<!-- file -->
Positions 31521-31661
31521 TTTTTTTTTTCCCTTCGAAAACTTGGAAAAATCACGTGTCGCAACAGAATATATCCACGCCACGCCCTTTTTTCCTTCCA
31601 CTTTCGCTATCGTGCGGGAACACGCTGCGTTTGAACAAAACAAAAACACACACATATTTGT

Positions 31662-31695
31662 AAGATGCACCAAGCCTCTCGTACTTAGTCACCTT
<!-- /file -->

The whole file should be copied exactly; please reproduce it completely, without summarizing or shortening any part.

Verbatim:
Positions 31521-31661
31521 TTTTTTTTTTCCCTTCGAAAACTTGGAAAAATCACGTGTCGCAACAGAATATATCCACGCCACGCCCTTTTTTCCTTCCA
31601 CTTTCGCTATCGTGCGGGAACACGCTGCGTTTGAACAAAACAAAAACACACACATATTTGT

Positions 31662-31695
31662 AAGATGCACCAAGCCTCTCGTACTTAGTCACCTT